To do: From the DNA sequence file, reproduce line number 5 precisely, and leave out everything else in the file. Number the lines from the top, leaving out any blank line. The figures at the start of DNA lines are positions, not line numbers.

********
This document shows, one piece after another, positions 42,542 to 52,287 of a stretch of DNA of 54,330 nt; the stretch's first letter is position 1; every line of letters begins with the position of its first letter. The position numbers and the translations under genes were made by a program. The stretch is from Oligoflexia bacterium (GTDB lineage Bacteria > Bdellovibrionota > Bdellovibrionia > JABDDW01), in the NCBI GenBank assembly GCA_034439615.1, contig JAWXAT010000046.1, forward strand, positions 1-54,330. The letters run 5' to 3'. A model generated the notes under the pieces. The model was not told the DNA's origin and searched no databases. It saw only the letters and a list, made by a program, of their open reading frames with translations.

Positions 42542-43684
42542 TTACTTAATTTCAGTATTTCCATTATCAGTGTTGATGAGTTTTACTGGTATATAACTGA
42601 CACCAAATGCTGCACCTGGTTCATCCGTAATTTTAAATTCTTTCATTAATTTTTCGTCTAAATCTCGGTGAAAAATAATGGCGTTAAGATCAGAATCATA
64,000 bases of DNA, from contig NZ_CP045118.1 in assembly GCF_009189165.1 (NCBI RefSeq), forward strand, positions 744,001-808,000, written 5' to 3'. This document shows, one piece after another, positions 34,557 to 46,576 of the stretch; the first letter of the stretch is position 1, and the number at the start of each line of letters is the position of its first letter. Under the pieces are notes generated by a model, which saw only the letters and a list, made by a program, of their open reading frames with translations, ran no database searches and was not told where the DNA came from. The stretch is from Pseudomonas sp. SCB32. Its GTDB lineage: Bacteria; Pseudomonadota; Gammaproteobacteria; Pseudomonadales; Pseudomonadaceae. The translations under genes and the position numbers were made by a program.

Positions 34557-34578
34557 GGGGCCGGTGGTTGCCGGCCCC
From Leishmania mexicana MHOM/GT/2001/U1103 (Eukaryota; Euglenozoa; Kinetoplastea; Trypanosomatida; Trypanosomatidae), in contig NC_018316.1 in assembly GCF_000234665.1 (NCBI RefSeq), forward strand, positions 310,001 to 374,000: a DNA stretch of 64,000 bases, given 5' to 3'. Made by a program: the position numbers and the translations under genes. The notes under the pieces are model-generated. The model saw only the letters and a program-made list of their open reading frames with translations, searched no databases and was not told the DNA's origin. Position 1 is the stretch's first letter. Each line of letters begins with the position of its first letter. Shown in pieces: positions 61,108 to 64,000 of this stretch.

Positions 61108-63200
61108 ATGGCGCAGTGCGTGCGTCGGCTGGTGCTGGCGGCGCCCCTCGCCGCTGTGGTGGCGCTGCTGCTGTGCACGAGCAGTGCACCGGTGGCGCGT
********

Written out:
64,000 bases of DNA, from contig NZ_CP045118.1 in assembly GCF_009189165.1 (NCBI RefSeq), forward strand, positions 744,001-808,000, written 5' to 3'. This document shows, one piece after another, positions 34,557 to 46,576 of the stretch; the first letter of the stretch is position 1, and the number at the start of each line of letters is the position of its first letter. Under the pieces are notes generated by a model, which saw only the letters and a list, made by a program, of their open reading frames with translations, ran no database searches and was not told where the DNA came from. The stretch is from Pseudomonas sp. SCB32. Its GTDB lineage: Bacteria; Pseudomonadota; Gammaproteobacteria; Pseudomonadales; Pseudomonadaceae. The translations under genes and the position numbers were made by a program.